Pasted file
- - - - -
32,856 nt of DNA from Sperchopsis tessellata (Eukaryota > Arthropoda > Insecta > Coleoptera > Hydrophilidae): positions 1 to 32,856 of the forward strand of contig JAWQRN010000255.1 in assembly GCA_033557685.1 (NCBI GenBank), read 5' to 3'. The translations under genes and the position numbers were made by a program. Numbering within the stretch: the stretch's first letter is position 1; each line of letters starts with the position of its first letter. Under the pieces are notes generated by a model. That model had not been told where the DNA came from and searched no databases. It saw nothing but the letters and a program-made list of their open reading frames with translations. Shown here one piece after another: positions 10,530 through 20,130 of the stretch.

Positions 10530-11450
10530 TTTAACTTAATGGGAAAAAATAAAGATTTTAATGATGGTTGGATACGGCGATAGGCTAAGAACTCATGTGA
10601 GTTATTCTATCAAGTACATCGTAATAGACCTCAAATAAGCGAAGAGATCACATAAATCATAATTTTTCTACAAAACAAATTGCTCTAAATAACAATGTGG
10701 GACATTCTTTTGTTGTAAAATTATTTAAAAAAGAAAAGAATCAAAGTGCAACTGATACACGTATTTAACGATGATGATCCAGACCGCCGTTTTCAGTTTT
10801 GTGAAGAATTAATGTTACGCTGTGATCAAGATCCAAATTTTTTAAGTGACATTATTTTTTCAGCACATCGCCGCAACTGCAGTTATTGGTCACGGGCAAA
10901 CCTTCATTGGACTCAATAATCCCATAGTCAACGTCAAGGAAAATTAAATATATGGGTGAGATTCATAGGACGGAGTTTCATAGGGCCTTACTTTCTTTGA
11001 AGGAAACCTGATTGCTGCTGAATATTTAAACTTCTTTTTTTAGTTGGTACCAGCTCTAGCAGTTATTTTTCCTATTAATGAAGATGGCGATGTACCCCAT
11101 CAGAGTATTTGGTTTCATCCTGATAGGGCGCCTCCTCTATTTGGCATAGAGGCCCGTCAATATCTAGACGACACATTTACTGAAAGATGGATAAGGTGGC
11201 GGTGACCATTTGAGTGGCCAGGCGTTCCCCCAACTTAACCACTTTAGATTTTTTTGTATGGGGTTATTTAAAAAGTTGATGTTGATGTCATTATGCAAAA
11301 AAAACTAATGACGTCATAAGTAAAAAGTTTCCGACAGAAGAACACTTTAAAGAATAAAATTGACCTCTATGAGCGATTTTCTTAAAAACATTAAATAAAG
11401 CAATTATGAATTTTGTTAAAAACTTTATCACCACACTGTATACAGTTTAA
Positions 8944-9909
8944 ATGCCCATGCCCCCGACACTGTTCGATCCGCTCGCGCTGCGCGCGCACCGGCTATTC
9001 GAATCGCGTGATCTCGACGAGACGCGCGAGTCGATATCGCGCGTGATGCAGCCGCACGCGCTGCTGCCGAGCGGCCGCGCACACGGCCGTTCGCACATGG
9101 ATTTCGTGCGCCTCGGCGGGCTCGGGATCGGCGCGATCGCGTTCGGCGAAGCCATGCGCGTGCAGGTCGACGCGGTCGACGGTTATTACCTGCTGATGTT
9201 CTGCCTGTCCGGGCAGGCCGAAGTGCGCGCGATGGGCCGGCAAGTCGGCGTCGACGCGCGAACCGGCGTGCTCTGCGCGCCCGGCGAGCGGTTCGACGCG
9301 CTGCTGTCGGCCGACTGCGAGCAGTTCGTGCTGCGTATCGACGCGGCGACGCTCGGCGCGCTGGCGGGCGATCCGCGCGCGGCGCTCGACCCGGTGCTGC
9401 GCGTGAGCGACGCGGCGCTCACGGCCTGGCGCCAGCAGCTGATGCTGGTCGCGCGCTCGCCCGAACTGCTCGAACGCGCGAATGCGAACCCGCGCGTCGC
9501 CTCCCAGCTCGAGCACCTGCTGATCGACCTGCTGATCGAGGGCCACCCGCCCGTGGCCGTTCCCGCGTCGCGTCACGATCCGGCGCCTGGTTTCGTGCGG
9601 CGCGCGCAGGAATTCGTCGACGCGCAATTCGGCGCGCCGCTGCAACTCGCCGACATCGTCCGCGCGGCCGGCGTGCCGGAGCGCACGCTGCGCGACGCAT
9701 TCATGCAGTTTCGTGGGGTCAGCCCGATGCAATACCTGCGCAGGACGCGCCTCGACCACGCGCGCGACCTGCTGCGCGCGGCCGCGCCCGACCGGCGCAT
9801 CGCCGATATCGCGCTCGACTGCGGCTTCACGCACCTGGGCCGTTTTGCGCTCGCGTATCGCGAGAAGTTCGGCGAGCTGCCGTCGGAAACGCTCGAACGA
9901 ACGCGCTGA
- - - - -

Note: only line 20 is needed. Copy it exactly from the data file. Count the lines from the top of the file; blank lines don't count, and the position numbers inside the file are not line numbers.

9501 CTCCCAGCTCGAGCACCTGCTGATCGACCTGCTGATCGAGGGCCACCCGCCCGTGGCCGTTCCCGCGTCGCGTCACGATCCGGCGCCTGGTTTCGTGCGG